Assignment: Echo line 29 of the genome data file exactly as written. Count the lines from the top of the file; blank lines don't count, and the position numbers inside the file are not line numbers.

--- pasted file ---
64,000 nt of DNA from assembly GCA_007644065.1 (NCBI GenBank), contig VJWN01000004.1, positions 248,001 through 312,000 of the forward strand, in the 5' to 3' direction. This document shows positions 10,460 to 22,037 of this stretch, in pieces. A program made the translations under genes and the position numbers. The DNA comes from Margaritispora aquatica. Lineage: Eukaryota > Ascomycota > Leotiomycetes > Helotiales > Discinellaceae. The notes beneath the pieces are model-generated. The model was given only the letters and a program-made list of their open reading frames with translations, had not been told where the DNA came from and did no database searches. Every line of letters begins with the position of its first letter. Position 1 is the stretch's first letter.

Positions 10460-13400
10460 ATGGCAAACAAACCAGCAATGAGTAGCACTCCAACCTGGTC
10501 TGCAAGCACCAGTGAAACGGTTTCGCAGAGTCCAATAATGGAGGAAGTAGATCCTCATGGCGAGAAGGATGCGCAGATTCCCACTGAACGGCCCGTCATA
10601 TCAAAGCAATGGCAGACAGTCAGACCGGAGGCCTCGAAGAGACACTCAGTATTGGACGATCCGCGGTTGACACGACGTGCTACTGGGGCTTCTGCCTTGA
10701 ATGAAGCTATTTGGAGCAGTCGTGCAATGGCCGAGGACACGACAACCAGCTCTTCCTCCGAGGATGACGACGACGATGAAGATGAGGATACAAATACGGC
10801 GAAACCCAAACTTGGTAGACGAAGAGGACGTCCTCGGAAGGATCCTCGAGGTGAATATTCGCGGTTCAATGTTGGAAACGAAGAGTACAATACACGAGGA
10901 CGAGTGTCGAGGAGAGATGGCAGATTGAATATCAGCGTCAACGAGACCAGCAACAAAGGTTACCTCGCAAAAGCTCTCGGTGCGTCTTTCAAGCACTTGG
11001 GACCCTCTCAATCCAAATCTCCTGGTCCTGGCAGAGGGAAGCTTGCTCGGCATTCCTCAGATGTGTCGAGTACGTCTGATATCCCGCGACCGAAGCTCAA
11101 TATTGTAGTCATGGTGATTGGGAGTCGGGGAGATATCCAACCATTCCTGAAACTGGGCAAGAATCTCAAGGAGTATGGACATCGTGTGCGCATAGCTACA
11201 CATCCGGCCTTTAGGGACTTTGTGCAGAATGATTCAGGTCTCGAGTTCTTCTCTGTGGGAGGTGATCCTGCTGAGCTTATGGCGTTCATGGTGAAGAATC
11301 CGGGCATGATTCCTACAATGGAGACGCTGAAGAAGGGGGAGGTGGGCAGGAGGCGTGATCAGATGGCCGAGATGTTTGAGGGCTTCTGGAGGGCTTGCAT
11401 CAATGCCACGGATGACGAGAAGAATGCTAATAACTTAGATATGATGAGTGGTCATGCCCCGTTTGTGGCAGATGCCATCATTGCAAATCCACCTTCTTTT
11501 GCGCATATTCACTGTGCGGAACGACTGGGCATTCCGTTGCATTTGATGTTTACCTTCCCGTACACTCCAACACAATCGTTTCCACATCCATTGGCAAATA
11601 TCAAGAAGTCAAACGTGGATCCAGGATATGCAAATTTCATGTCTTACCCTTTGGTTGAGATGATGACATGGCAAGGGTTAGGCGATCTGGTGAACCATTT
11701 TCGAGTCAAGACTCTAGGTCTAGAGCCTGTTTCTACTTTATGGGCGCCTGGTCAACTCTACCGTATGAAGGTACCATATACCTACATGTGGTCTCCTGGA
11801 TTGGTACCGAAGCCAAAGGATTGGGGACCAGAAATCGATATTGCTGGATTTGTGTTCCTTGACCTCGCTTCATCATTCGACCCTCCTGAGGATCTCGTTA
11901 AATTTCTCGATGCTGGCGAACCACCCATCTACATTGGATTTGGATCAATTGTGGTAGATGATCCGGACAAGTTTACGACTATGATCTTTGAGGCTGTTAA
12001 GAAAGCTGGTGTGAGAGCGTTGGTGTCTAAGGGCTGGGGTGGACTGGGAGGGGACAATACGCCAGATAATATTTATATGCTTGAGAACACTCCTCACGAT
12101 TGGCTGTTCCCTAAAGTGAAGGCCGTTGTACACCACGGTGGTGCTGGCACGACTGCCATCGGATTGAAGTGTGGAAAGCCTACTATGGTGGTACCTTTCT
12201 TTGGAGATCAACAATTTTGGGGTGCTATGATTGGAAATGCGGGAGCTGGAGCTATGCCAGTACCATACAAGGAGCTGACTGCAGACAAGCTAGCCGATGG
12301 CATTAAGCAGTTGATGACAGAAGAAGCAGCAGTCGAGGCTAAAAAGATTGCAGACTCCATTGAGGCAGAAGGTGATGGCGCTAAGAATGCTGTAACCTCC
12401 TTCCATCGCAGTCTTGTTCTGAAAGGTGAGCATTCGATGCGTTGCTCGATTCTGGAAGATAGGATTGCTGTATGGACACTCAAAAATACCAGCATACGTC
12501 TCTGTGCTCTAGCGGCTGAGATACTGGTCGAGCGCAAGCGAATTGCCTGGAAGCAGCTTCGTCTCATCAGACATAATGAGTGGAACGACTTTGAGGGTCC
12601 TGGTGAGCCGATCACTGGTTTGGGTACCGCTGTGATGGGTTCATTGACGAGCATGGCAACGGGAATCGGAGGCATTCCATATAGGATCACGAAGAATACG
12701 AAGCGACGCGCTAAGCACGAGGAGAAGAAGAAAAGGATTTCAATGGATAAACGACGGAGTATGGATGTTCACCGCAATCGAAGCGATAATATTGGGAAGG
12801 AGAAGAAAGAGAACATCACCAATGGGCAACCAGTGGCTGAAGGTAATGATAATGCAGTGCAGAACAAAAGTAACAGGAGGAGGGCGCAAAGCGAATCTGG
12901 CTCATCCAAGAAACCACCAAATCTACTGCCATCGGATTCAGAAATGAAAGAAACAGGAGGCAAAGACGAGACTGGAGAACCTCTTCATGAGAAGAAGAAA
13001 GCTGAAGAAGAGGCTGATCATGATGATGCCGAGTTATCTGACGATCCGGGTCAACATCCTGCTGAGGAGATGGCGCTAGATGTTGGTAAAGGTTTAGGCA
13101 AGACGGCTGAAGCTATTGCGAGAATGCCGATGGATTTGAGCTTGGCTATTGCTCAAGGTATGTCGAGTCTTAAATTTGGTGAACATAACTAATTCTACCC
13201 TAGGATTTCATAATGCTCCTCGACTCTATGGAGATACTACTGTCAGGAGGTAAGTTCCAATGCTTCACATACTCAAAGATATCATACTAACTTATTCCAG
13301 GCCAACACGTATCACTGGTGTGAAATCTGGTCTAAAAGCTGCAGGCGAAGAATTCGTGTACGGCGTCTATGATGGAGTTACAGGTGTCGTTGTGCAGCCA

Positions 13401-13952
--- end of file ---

13001 GCTGAAGAAGAGGCTGATCATGATGATGCCGAGTTATCTGACGATCCGGGTCAACATCCTGCTGAGGAGATGGCGCTAGATGTTGGTAAAGGTTTAGGCA